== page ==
“It’s not rude, Avery. It’s just honest—blunt, but honest. That was to counter your dishonesty. You have to be alert to the key signatures. They’re like the signs on the road. I’ve noticed that you’ve been studying the traffic laws to get your driver’s license. You have to know what the signs mean, then you have to do what the signs tell you. Otherwise we have chaos on the roads—cars run into each other, and people get hurt. Sometimes you’ll come across a policeman who gives you instructions that are different from the signs. The policeman’s instructions overrule the signs.

“The key signature tells us what notes to use so that, together, we create harmonious music. Sometimes the conductor will be like a policeman and give you different instructions than are written in the music. The conductor can overrule what’s printed. That’s because there are two rules about the conductor. Rule #1: the conductor is always right. Rule #2: if the conductor is wrong, refer to rule #1.”

More groans.

“Let’s try it again. “Joy to the World” in the key of C major.”

Reflection

Life’s like that. We have to play the music of life in the correct key—the key of God. After all, it’s his universe we’re playing in. The key signatures let us know how to make harmonious music in our lives. They help us to live, work, and create beauty in our lives instead of creating discord, division, and disaster. What are the key signatures in life? Sacred writings—the BibleGod’s instruction book. I know it’s a big book, a library, really, and it takes work to understand it. But the reward is worth the effort. After all, spiritual growth is the most important thing in life. It’s what we’re here for.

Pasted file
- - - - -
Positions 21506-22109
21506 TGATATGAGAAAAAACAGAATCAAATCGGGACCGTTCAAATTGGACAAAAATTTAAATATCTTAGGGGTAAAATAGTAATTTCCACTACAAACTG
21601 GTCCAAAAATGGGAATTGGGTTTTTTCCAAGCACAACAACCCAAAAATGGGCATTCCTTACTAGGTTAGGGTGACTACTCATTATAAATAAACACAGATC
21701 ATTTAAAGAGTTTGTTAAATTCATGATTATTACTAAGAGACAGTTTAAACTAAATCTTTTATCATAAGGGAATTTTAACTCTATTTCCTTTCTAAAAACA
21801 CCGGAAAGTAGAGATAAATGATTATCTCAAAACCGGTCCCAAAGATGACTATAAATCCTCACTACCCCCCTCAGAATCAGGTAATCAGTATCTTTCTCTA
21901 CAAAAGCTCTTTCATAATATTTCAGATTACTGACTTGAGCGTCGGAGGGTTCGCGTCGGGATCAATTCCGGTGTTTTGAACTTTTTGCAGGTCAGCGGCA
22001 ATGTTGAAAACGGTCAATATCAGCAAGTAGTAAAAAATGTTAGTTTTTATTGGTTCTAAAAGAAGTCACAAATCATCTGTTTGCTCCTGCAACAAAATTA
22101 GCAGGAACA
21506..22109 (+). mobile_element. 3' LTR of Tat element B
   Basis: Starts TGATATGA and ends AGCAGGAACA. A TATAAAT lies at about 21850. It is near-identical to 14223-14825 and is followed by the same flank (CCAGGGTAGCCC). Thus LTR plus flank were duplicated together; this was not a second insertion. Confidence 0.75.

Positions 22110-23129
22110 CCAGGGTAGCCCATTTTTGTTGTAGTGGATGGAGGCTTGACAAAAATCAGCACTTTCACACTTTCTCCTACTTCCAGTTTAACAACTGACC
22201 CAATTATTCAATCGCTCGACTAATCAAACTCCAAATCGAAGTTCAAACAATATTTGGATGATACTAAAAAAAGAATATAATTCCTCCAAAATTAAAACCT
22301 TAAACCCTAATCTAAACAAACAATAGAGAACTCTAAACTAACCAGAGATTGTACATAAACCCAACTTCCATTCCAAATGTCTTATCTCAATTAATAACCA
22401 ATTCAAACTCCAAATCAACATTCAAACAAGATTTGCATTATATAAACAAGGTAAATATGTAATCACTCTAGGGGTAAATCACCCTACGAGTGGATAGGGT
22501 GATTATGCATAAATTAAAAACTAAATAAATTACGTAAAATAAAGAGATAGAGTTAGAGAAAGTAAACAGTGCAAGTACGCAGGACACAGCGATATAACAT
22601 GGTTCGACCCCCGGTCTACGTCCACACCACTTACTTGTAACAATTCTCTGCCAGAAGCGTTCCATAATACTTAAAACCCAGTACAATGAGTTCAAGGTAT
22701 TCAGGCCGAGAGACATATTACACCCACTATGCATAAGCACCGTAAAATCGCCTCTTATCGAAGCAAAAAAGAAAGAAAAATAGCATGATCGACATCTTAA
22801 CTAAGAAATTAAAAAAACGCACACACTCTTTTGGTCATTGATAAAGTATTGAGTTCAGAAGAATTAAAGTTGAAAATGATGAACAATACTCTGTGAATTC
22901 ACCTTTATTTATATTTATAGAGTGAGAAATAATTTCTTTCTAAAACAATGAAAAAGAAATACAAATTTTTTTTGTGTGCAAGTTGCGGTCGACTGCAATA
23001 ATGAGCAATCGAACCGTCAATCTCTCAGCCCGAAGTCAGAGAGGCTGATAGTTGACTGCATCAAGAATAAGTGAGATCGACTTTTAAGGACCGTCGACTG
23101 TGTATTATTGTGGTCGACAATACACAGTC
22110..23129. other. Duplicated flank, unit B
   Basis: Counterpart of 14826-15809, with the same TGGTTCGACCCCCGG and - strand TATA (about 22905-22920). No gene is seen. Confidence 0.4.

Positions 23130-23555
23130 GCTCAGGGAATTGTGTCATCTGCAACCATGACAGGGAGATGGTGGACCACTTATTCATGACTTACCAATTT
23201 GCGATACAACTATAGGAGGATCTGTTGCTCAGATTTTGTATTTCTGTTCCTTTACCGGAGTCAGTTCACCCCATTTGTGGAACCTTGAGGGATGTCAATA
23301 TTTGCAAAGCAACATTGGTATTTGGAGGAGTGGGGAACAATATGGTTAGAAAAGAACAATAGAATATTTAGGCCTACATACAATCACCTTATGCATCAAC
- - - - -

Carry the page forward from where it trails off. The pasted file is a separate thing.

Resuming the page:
I particularly like the teachings of Jesus, but many other sacred writings are great as well. Over the millennia, God has revealed himself and his guidance through prophets and visionaries. We have at our fingertips a vast body of sacred literature—from the most ancient right up to our own time. We don’t all catch on to the key signatures of life at the same speed. In fact, most people ignore God’s key signatures. Yet we cannot make harmonious lives without them. Read. Start with whatever sacred writing you choose—but read.

Like Avery, only we can play our lives in the correct key. Most of us play in our own key, then wonder why there is so much disharmony in our lives. The more we read and observe God’s key signatures, the better we harmoniously connect to the Divine and create Divine music in our lives.

Key signatures are the composer’s road signs for the musicians. Sacred scriptures are the Great Composer’s road signs for our lives.

Donald Lee is a spiritual author and speaker. This article is part of a weekly series for 2020 in which TCRN is publishing his inspirational book, The Band Director’s Lessons About Life: Volume 1 – 50 Parables on Life’s Performance Cycle, in serial form – one parable per week. You can learn more about the author at his website: www.ComingHomeSpirit.com, or order a copy of his complete book on Amazon, or get his free mini e-book and sign up for his weekly blog. Follow Donald on Facebook